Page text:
- Jet grouting guideline: ASCE
Abstract: The material presented in this publication has been prepared in accordance with generally
recognized engineering principles and practices, and is for general information only. This
information should not be used without first securing competent advice with respect to its
suitability for any general or specific application.
The contents of this publication were developed under the auspices of the Grouting Committee
of the Geo-Institute of the American Society of Civil Engineers (ASCE) which represented input
from all sectors of the industry, including owners, engineers and specialty contractors. However,
the contents were not developed using the American National Standards Institute (ANSI)
consensus process through the ASCE Codes and Standards rules, and therefore should not be
construed to be a Standard of ASCE.
No reference made in this publication to any specific method, product, process, or service
constitutes or implies an endorsement, recommendation, or warranty thereof by ASCE.
ASCE makes no representation or warranty of any kind, whether express or implied, concerning
the accuracy, completeness, suitability, or utility of any information, apparatus, product, or
process discussed in this publication, and assumes no liability therefor.
Anyone utilizing this information assumes all liability arising from such use, including but not
limited to infringement of any patent or patents.
- Innovative ground treatment solution for rail bridge renewal
Abstract: The first application of jet grouting for an Australian transportation authority was recently carried out in New South Wales. This paper describes the design and installation of a jet grouted deep foundation system to support a rail bridge on the Main North line, just north of Lisarow, NSW as part of a bridge renewal. The adopted method of jet grouting is a replacement/mixing technology that uses a high pressure jet to erode and hydraulically excavate soils, to form a grouted soil mass.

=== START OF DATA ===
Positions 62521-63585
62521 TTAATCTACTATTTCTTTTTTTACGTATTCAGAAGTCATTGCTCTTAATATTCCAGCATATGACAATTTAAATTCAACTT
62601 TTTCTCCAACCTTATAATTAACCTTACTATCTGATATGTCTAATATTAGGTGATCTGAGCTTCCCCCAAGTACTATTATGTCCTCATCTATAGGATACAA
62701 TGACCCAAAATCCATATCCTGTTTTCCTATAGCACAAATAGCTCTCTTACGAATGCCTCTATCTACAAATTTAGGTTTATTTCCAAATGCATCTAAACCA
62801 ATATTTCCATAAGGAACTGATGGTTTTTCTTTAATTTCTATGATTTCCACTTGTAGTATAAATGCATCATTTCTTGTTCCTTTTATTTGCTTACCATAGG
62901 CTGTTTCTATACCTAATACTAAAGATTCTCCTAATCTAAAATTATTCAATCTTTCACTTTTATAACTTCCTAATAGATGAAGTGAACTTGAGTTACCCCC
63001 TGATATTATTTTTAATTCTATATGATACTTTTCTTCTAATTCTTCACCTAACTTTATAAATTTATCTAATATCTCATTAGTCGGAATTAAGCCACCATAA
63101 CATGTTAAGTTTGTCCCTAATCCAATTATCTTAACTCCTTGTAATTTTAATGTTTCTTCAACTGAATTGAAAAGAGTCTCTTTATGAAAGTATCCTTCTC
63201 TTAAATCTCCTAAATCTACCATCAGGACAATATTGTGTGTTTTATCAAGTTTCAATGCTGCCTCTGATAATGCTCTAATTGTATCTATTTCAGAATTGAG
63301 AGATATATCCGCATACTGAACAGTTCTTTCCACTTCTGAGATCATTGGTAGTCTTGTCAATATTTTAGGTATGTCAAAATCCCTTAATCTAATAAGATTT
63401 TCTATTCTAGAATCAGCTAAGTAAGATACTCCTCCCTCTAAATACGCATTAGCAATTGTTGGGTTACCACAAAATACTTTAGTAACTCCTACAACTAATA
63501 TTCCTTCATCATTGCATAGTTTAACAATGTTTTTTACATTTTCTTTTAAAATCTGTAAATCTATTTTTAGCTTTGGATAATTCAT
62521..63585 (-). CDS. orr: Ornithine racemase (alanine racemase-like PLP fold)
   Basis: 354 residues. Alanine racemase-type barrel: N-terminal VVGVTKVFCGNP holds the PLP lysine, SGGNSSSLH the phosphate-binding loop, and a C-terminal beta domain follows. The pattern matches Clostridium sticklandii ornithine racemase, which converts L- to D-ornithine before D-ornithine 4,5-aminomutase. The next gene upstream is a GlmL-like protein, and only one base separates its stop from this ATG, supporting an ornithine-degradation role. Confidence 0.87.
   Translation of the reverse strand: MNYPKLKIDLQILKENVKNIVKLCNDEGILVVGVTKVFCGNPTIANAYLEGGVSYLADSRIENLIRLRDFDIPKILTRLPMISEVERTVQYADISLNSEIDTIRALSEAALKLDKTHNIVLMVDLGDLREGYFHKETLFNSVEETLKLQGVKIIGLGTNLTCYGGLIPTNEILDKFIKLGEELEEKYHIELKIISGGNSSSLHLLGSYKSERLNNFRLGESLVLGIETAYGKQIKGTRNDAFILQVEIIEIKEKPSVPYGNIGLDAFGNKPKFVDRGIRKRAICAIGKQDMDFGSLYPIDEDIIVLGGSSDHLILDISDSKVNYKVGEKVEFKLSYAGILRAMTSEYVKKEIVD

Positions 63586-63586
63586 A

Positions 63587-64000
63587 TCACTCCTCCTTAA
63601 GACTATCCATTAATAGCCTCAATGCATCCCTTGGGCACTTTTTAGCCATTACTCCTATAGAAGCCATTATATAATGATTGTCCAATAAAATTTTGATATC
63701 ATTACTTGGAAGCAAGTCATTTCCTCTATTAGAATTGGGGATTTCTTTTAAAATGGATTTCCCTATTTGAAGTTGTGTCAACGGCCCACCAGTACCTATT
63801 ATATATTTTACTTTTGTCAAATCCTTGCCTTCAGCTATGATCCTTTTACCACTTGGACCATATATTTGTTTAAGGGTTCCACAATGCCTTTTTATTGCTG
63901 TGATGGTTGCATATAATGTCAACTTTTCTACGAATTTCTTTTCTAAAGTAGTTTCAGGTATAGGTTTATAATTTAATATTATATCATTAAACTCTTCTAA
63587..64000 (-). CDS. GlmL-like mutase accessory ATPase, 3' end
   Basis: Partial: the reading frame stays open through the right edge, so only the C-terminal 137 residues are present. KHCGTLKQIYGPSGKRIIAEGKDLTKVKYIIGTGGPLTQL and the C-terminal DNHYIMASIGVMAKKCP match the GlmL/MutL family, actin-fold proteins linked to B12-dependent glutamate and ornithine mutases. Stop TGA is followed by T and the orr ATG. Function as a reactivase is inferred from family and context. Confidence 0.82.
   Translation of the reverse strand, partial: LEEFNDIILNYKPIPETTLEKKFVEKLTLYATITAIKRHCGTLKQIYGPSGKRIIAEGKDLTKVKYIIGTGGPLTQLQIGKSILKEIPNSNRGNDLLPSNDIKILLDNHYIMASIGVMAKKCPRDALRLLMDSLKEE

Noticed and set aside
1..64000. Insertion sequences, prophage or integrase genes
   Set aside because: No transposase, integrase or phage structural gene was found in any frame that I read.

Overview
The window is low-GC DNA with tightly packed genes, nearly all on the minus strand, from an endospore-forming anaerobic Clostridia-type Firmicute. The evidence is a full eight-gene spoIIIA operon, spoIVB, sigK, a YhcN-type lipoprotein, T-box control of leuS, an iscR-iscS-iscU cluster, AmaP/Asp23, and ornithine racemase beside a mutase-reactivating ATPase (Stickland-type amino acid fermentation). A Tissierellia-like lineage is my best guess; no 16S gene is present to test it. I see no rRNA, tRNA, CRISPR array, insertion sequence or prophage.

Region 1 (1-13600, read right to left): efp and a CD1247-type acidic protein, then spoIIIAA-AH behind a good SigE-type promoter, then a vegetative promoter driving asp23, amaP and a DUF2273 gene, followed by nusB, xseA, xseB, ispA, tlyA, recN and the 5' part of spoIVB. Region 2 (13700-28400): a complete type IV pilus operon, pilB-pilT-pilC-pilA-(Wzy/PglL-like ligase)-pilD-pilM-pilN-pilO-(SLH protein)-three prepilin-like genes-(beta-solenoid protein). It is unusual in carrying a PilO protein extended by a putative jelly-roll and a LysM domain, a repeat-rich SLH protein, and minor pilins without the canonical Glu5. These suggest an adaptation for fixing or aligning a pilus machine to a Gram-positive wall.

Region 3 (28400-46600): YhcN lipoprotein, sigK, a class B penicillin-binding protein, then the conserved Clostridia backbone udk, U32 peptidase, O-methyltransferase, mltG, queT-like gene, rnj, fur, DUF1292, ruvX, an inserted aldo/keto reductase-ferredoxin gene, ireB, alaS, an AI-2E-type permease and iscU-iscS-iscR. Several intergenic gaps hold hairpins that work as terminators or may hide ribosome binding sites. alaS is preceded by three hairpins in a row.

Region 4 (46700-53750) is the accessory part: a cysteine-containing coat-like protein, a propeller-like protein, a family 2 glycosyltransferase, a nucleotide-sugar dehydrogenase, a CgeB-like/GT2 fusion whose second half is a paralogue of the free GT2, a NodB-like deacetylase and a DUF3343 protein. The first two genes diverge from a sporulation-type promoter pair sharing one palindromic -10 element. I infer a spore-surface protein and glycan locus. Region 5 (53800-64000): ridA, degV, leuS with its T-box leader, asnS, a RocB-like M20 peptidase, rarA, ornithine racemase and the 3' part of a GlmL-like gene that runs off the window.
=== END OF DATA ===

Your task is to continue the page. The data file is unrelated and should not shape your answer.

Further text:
The project was completed on schedule during limited track possession time, under low headroom conditions. The specification requirements, design, installation, monitoring and post-construction performance of the successful footing system are outlined in this paper.
- Case history of jet grouting in British Columbia. Underpinning of CN rail tunnel in North Vancouver
Abstract: A new re-development on North Vancouver’s
waterfront east of Lonsdale is
under construction. The development
includes the construction of up to 1,100
residential units in low rise to high rise
buildings as well as a hotel and other
commercial space. The subject site, a
historic ship building facility is being
developed by Pinnacle International of
One of the lots, Parcel5, is located on
the Southeast corner of the intersection
of Lonsdale and Esplanade. This lot presented challenging
shoring problems due to the proximity
of Parcel 5 to an existing rail tunnel,
which has a history of previous
movements and repair.
- Underpinning solutions of historical constructions
Abstract: The aim of this paper is to present the main design and construction criteria considered
on some underpinning solutions performed by Tecnasol FGE. After a brief description of
micropiling and jet grouting underpinning techniques, some practical case histories where these
techniques were adopted are presented. Finally the main advantages and limitations of the presented
techniques are pointed out.
- Experiences of ground improvement for urban tunnels in difficult conditions
Abstract: A brief overview of jet grouting in Brazil is followed by “why and when” basics in relation to ground
improvement for safe tunnel excavating. A number of case histories are reported - mostly NATM tunnels
involving what were seen as difficult, new, or unusual situations. Our report is based on our own ground
improvement experience - over a million meters for 56 tunnels and 26 years of specialized geotechnical work in
Brazil, Portugal, Madeira, and Venezuela.